My View: All our efforts are needed to make Oregon safer, change lives

In honor of National Sexual Assault Awareness Month, every year we dedicate the 30 days of April to showing people how to prevent sexual violence.

We should start with a hard look at this issue in Oregon. The 2010 National Intimate Partner and Sexual Violence Survey, conducted by the U.S. Centers for Disease Control, reveals we have a long way to go.

According to the survey, we have the second-highest incidence of rape in the nation. An estimated 409,000 Oregon women have been subject to rape at some point in their lifetime, and 837,000 Oregon women have been victims of other types of sexual violence.

These statistics are staggering, and it is incumbent upon all of us, especially elected officials, to stand up, stay vocal and continue to insist that there is no place for domestic and sexual violence in our society.

To stop this epidemic of sexual violence, we need to understand it and create programs to prevent it. The same CDC survey showed that nearly 80 percent of female rape victims experience rape before the age of 25, and 42 percent of those victims were raped before the age of 18. The teenage years are formative ones in which attitudes regarding relationships are established.

Last year, we made great progress by passing House Bill 4077, also known as the Healthy Teen Relationships Act, which I was proud to sponsor, along with many of my colleagues. Now by law, Oregon school boards are required to develop a plan to educate students and school officials about dating violence.

When Oregon’s children learn about what constitutes a healthy relationship and when they are able to identify dangerous behaviors, they are less likely to encounter domestic and sexual violence as adults. The policies developed by school boards under the Healthy Teen Relationships Act will help impart these critical lessons while offering victims of teen dating violence support and advice from trained professionals.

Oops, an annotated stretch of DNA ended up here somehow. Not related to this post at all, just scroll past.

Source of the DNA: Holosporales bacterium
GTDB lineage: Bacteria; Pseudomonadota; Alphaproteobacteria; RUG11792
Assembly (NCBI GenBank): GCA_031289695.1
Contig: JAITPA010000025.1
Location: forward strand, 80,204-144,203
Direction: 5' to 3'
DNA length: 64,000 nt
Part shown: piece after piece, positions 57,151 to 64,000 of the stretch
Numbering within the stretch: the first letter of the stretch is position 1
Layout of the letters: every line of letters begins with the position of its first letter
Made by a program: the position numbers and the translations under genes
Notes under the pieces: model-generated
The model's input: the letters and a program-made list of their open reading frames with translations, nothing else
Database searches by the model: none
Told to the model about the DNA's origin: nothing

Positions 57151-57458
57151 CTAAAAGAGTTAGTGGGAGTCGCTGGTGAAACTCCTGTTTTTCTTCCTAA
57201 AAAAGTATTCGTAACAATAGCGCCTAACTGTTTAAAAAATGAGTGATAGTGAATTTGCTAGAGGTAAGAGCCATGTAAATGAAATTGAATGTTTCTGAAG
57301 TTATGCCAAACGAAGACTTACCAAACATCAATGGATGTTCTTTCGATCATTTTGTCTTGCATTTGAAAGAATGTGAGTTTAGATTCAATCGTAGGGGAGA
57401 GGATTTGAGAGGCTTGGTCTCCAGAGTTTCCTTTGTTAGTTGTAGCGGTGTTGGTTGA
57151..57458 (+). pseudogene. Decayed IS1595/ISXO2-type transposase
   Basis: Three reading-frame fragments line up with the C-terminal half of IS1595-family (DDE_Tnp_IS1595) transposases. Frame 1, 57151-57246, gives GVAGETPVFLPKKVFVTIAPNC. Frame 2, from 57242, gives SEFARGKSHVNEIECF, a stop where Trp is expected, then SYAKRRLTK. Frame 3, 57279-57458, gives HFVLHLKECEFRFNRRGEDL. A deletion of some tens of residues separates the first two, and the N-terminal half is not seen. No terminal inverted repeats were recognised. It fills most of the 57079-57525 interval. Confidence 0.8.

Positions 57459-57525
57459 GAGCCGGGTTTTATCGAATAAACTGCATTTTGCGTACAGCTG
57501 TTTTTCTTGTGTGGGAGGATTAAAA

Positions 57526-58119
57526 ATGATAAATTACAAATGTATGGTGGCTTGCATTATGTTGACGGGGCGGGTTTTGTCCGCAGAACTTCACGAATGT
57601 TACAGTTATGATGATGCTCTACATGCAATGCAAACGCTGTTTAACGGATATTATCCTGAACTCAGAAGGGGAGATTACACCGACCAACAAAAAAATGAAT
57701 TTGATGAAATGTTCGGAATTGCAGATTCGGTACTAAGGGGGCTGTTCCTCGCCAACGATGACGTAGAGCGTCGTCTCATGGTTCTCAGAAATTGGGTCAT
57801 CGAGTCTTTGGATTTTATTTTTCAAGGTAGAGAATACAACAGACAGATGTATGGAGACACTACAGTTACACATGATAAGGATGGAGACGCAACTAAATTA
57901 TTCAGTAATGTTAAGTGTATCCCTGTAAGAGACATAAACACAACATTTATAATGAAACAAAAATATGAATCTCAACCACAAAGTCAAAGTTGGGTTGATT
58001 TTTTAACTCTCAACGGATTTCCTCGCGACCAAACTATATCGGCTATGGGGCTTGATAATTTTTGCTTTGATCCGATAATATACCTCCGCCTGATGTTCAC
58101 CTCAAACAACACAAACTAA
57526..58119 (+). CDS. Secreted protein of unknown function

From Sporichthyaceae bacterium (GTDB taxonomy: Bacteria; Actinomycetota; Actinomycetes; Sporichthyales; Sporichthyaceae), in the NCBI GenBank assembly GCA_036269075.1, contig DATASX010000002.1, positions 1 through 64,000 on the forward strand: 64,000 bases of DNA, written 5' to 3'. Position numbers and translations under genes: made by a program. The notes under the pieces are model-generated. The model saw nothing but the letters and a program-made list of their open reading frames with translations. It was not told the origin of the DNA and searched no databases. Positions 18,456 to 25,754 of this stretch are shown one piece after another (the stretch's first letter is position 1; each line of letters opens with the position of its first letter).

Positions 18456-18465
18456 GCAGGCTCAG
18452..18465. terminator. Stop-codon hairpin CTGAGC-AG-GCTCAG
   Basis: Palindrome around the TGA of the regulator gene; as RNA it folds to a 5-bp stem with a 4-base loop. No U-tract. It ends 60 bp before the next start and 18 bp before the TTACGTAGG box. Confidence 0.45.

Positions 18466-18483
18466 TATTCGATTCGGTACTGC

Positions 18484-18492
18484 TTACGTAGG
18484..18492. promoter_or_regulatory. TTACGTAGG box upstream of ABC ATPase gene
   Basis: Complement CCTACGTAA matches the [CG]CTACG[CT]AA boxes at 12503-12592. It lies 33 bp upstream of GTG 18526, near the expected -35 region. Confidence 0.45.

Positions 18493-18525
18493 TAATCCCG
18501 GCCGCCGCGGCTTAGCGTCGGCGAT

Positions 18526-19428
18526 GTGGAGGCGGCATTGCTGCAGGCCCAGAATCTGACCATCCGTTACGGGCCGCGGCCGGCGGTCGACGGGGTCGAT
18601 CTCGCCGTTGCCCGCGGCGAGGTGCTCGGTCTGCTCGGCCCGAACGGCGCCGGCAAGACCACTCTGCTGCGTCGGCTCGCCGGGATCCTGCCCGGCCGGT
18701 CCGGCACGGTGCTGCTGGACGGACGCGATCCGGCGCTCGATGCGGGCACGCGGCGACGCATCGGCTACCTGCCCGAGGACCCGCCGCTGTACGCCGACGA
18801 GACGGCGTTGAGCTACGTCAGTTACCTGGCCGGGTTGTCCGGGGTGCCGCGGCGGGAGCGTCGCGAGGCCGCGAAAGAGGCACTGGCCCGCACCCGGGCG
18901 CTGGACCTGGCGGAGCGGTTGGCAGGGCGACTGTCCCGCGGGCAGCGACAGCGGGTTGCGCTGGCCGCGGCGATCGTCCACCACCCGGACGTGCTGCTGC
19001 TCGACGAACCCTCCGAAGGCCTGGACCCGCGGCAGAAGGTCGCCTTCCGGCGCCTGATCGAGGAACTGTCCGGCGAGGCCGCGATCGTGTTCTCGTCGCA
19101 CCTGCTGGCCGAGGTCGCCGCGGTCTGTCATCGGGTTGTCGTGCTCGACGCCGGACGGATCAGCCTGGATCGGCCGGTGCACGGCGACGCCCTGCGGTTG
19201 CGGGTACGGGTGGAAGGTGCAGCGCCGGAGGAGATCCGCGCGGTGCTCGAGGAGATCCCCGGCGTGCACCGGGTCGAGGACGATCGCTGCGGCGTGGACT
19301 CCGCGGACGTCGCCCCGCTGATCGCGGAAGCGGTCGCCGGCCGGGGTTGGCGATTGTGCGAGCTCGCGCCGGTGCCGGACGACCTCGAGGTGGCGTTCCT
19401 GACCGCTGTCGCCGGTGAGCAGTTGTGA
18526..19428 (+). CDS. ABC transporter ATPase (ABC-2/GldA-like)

School boards have designed their policies in close collaboration with the Oregon Coalition Against Domestic & Sexual Violence, which is serving on the frontlines of domestic and sexual violence prevention. With generous support from the Verizon Wireless Foundation, the coalition is working with schools to ensure they have the tools and training necessary to help Oregon teens understand what constitutes healthy relationships.

This is a long-term investment that can help prevent domestic and sexual violence, and will promote a future in which Oregon teens are more likely to develop healthy relationships as adults.

National Sexual Assault Awareness Month encourages us all to focus on the real problem of sexual violence, as it exists now in our communities, as well as how we can and must do more to prevent it. The Healthy Teen Relationships Act was a step in the right direction.

The policies being crafted by the coalition and Oregon school boards are another strong step. However, Oregon still has a long way to go. Reducing sexual violence starts with awareness, continues with conversations, and succeeds through collective action.

I urge all Oregonians to join us in a concerted effort to reduce domestic and sexual violence. The work of legislators, citizens and society is just beginning.

Jules Bailey represents Oregon House District 42, which includes

inner Southeast and Northeast Portland.

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